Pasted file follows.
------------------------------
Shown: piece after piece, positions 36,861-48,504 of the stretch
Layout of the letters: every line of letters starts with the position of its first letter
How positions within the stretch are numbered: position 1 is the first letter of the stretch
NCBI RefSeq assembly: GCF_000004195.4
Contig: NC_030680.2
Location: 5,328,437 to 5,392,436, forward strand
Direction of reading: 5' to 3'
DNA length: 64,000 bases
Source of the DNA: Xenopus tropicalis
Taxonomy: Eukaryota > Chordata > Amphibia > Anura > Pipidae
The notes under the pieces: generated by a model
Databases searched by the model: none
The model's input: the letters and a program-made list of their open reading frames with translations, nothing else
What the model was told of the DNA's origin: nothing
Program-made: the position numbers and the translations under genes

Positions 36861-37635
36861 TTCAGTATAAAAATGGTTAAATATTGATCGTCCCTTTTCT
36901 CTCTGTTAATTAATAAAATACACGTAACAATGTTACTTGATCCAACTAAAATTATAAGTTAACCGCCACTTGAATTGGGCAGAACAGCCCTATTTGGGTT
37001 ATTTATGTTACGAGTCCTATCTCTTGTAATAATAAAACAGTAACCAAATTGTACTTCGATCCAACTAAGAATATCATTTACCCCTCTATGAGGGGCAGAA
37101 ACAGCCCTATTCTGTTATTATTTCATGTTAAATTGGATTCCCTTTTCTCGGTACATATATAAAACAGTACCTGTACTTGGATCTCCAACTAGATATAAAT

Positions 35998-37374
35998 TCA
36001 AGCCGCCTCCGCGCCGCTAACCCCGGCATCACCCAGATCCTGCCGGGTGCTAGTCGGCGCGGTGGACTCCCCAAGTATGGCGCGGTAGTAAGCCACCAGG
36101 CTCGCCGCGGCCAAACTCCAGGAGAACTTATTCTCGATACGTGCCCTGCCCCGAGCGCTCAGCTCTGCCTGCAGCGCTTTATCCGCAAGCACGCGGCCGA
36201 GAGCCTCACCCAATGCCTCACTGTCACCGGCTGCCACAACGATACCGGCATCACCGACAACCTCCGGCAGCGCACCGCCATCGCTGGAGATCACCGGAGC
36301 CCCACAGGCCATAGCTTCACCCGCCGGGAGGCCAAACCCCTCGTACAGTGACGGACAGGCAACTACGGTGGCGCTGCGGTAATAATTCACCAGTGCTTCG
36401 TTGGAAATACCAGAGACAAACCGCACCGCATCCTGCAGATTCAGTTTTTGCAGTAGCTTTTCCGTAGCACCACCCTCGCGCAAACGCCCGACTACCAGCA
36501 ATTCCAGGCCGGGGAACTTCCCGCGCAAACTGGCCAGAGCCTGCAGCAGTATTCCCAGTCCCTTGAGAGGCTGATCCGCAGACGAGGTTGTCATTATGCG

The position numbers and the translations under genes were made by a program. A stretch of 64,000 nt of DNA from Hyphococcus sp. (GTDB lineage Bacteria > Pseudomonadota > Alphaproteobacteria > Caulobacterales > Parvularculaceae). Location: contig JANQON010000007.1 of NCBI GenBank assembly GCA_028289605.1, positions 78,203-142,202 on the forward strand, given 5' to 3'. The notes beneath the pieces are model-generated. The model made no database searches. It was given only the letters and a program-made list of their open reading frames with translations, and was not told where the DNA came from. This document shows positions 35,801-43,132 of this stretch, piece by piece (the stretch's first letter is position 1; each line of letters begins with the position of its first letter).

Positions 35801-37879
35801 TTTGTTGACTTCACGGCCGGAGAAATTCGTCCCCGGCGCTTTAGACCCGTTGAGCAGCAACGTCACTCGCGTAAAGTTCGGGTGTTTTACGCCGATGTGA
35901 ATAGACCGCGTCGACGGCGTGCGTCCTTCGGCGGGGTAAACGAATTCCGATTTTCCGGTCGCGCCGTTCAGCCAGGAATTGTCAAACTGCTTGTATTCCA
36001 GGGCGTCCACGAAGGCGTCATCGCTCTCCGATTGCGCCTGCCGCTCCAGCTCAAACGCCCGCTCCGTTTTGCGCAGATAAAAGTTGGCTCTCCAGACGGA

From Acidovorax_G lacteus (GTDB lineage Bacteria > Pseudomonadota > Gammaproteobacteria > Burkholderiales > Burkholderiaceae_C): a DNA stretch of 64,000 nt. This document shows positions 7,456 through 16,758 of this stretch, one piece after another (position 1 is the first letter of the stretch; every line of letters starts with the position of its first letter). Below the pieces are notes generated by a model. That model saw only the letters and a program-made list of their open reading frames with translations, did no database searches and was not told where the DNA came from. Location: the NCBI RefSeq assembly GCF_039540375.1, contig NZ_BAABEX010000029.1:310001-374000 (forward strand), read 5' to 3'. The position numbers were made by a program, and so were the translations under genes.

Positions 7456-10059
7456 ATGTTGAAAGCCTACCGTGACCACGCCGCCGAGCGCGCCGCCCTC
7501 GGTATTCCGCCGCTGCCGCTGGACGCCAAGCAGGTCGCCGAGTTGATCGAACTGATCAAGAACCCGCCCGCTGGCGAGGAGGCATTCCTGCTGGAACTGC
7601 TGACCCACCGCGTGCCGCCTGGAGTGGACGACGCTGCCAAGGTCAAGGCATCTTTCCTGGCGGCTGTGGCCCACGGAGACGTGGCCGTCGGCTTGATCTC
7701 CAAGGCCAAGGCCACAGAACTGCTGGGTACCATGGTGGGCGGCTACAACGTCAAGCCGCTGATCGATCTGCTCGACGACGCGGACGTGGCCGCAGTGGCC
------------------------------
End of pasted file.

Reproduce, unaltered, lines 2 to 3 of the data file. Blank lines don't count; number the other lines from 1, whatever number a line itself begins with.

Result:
Layout of the letters: every line of letters starts with the position of its first letter
How positions within the stretch are numbered: position 1 is the first letter of the stretch